At this time, my soon-to-be research paper looks like a mess of knowledge on paper! Luckily, my topic is so expansive that I could never stop finding more and more research- which is both a blessing and a curse!
I have finally been able to talk myself into stopping research for the time being to focus on organizing the information that I already have. I am going through every quote and source that I have taken down, and writing a brief summary so that I may then piece them together into my outline. My hope is that by organizing all of the information that I already have, I will be able to see the holes in my research, and fill them in!
These past few weeks I have had many distractions from working including health issues with my beloved cat Rufus, car problems, and a very busy month of my Americorps service. In order to keep myself on track, I have promised to work for at least one hour every day until our drafts are due on May 2nd. I have already put a lot of time into my research, so I definitely think this is doable!
In addition, I am still scheduling time to interview music educators, psychologists, neuro-biologist, students, or anyone who has been affected by music in their lives. If you fit this criteria and are interested in being interviewed for my Research Article and Applied Project (video), please e-mail me at email@example.com or tweet me at @HelpinghandedT
“Music, theatre, and dance have always been such an important part of my life, how can I give that up?” I thought, while brushing the dust from the floor of the Studio Theater off my costume. It was during the first day of technical rehearsal for PSU’s The Threepenny Opera that I really struggled with my educational path.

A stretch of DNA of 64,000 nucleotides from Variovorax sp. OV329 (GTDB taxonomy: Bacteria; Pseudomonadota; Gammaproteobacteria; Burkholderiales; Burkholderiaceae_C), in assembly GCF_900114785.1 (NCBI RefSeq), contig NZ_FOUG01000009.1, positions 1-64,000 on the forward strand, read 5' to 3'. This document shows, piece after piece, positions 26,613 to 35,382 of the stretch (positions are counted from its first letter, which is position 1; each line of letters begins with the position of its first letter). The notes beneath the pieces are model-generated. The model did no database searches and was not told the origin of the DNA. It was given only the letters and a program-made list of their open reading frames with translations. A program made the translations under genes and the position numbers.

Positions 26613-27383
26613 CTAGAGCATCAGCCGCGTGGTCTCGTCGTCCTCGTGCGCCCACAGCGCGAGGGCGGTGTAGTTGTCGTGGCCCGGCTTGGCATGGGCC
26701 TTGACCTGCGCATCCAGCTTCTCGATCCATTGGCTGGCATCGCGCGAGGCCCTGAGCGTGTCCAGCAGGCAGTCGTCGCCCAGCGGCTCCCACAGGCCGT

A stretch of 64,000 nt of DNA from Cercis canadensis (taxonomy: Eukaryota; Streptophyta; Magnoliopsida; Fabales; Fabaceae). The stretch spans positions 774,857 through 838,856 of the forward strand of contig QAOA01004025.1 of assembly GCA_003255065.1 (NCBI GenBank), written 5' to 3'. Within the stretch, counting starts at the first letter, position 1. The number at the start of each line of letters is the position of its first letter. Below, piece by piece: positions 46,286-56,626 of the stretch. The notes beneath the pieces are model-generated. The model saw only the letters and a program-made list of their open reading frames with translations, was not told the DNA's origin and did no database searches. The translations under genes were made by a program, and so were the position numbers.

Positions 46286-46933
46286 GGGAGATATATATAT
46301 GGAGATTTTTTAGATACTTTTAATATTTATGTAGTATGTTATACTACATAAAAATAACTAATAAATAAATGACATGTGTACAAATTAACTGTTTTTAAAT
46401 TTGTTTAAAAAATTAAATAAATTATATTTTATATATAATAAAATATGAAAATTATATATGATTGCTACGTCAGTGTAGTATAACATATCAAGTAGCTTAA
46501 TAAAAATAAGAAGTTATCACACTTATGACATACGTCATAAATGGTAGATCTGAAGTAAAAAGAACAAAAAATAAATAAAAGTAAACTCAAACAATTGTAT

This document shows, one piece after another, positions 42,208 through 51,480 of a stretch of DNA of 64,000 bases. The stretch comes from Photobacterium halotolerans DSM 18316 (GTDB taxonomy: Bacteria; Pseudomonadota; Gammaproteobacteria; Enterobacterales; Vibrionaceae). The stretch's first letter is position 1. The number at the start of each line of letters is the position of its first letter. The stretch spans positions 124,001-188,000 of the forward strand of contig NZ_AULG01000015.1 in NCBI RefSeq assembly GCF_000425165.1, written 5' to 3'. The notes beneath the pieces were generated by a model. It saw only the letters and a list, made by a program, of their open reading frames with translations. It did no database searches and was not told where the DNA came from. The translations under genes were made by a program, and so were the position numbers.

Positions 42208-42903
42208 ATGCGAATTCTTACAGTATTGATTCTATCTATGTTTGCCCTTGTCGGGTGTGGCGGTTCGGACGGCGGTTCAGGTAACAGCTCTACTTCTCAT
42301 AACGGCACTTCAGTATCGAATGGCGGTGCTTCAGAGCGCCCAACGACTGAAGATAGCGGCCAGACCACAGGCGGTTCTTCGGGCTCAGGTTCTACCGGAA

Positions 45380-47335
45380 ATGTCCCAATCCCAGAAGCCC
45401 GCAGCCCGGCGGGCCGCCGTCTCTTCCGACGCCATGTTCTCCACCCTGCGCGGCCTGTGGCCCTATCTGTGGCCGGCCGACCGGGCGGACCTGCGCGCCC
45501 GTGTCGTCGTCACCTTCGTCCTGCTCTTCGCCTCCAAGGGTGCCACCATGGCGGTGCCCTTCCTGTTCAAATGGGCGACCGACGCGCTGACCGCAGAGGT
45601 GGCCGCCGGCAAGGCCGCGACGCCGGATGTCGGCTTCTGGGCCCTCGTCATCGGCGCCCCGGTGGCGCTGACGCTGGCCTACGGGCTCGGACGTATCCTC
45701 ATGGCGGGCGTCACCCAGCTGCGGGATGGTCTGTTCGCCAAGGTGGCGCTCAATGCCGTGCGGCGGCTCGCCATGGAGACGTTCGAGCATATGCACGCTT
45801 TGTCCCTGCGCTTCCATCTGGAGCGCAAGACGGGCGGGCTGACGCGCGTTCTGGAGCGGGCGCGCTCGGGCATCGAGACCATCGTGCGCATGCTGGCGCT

During my adolescence, music, theatre, and dance helped transform me from a shy and unconfident student, to a person proud to share who they really are with the world. Through the performing arts, I was able to learn how to express myself, gain self-confidence, trust, and become empowered, allowing me to be the person I am today. This passion that I found for the performing arts carried me all the way to college, starting as a Musical Theater major.
During my first year and a half, I started to feel as though the passion I once had was no longer there. I realized that the intense passion I had felt, wasn’t for performing itself, but for the incredible skills and empowerment I had found through the arts. At that moment, I knew that was what I wanted to do; I wanted to empower others through music, theatre, and dance, just as it had empowered me. Continue reading “Unboxing Education- Why Interdisciplinary Studies in Education Matters”→
This weekend was the Empowering Youth Through Movement workshop, presented by Social Work professor David Lynch. This was the second semester that the class has put on a workshop for youth throughout our communities.
Empowering Youth Through Movement is a course that David and I, along with another Interdisciplinary Studies alumni Marina Phillips, created that emphasizes the connection between movement and empowerment. Through movement activities, social work/psychology lessons, and class discussions, we prepare our class members to understand how and why it can be useful to use movement with youth.
Again this year, the movement workshop achieved great success. The PSU Student facilitators led youth in activities that emphasized creative expression, trust, social skills, team work, emotional safety, and more. During the final session of the day, I led a workshop encouraging the group to work collaboratively and create a movement piece that represented their day at the workshop. This piece was shared with parents and guardians at the end of the day.
By the time it was ready to pack up and get going, all of the youth members were discussing how much fun they had, and how they cannot wait to come again next semester! It’s such a pleasure for me to see the success of this course. I’m proud to have passed the knowledge onto PSU Students, who will now continue to pass it on to youth all throughout their lives!